You know how when you eat a salty meal, you tend to feel quite thirsty afterward? That happens because your kidneys want to balance your body’s sodium and fluid levels. However, if your kidneys aren’t functioning properly, that balance can be thrown off and your body will retain more fluids than necessary. As a result, you might feel bloated, rapidly gain weight, or notice a tightness in your chest or shortness of breath.
Fluid overload, medically known as hypervolemia, occurs when your kidneys are unable to regulate the amount of fluids in your body. It’s a common symptom of chronic kidney disease (CKD), and understanding why fluid overload happens is vital for protecting and preserving your kidney health. Here, we’ll take a look at the symptoms of fluid overload, who it’s most likely to impact, and what you can do to manage it.
What are the Symptoms of Fluid Overload?
Swelling in your legs, arms, and face is one of the most recognizable symptoms of fluid overload. Other common symptoms include:
Who is Susceptible to Fluid Overload?
Anybody can have mild fluid overload, such as after eating a meal that’s high in sodium. However, underlying health conditions such as chronic kidney disease can make fluid overload more intense and dangerous. Hypervolemia or fluid overload is more common among:
People with chronic kidney disease: Your kidneys regulate the balance of minerals and fluids in your body. However, if you have reduced kidney function or live with CKD, your body might not remove excess fluids.
People with congestive heart failure: If you have heart failure, your body might struggle to circulate enough blood to the kidneys. As a result, your kidneys may struggle to function and properly balance minerals and fluids in your body.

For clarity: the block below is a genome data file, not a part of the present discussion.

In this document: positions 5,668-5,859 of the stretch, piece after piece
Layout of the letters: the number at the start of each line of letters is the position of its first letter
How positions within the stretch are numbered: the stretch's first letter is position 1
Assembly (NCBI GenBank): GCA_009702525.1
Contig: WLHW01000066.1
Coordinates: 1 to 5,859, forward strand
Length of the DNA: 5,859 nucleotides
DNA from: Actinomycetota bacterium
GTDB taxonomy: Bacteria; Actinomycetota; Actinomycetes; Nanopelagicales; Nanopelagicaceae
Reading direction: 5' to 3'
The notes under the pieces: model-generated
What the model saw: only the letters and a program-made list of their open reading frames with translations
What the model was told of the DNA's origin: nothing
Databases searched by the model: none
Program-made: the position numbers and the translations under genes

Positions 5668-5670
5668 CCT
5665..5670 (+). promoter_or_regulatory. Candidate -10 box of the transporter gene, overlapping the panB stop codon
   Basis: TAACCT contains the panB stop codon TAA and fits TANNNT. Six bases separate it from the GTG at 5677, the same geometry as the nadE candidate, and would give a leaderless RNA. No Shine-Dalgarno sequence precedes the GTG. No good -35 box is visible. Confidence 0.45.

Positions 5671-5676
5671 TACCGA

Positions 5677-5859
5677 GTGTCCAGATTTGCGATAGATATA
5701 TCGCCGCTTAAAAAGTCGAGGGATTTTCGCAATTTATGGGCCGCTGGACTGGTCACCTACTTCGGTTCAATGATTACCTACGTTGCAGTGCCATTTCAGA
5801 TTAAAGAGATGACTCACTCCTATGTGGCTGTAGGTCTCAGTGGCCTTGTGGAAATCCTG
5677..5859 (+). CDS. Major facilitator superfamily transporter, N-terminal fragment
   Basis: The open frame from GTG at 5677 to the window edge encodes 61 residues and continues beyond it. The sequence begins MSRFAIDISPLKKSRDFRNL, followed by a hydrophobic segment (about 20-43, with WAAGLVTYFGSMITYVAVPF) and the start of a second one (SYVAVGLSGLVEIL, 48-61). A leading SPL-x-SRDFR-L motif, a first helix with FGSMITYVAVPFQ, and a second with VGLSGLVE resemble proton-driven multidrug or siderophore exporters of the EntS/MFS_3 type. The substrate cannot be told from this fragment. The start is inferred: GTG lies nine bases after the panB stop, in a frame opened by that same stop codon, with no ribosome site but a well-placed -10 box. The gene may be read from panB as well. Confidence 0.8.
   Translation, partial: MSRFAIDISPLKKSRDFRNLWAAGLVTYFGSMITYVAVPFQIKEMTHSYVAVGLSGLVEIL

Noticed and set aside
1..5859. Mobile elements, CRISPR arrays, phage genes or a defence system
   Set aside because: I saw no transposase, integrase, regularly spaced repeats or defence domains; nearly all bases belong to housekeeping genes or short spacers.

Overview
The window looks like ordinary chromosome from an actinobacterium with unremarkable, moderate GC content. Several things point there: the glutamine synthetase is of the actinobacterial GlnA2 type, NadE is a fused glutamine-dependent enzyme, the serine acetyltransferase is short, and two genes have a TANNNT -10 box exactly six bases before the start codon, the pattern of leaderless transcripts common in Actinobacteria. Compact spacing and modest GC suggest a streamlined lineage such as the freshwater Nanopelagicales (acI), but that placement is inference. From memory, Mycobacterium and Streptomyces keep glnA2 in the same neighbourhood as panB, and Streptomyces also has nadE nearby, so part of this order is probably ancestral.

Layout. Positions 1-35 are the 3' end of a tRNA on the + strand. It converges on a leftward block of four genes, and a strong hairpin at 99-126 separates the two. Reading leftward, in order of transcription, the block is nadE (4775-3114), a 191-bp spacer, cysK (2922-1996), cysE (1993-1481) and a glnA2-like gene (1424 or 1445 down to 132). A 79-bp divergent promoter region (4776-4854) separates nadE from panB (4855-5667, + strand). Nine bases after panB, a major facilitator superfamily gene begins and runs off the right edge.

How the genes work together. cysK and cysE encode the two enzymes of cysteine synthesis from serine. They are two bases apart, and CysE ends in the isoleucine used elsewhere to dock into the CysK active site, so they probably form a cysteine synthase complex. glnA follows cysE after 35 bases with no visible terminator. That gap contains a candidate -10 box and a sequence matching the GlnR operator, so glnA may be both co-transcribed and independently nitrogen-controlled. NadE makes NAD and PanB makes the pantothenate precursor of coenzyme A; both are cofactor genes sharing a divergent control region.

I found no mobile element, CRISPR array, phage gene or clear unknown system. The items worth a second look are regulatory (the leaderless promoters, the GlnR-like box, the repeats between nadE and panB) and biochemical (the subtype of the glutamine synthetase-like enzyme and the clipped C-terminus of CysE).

People Experiencing Hormonal Changes: Estrogen and progesterone play an important role in regulating fluid levels. If you’re pregnant or experiencing premenstrual syndrome, you might notice an increase in fluid levels. However, excess fluid retention can indicate a more serious health complication, so if you notice an abnormal increase in fluid retention or bloating during pregnancy or a menstrual cycle, contact your physician or nephrologist immediately.
If you don’t know that you have CKD or congestive heart failure, fluid overload could signify a health problem that needs attention from a medical professional. Contact your physician or nephrologist immediately if you notice fluid overload symptoms.
Strategies for Managing Fluid Overload
Strategies for managing fluid overload will vary by patient and depending on the cause of the fluid imbalance. If you are living with chronic kidney disease, your nephrologist and physician may give you dietary guidelines for managing fluid overload.
Common strategies your nephrologist might recommend include:
If you have chronic kidney disease and it is progressing toward stage four, you may need to begin dialysis, which helps remove excess fluids from the body. Consult with your nephrologist to determine what the best fluid management strategy is for you.
Related read: What’s the Difference Between Peritoneal Dialysis and Hemodialysis?
Need Answers? Turn to Milwaukee Nephrologists
If you’re experiencing fluid overload, finding answers is the first step toward getting your comfort back. Milwaukee Nephrologists is Southeastern Wisconsin’s go-to resource for all-things kidney. Whether you’re concerned about your fluid levels, have been diagnosed with chronic kidney disease, or just want a second opinion, our team of experienced nephrologists is here to help.
To learn more or schedule an appointment, contact Milwaukee Nephrologists today.
This post is for educational purposes only and should not be construed as medical advice. You should not base any action or inaction on the information conveyed in this post. Consult with your physician for more information.
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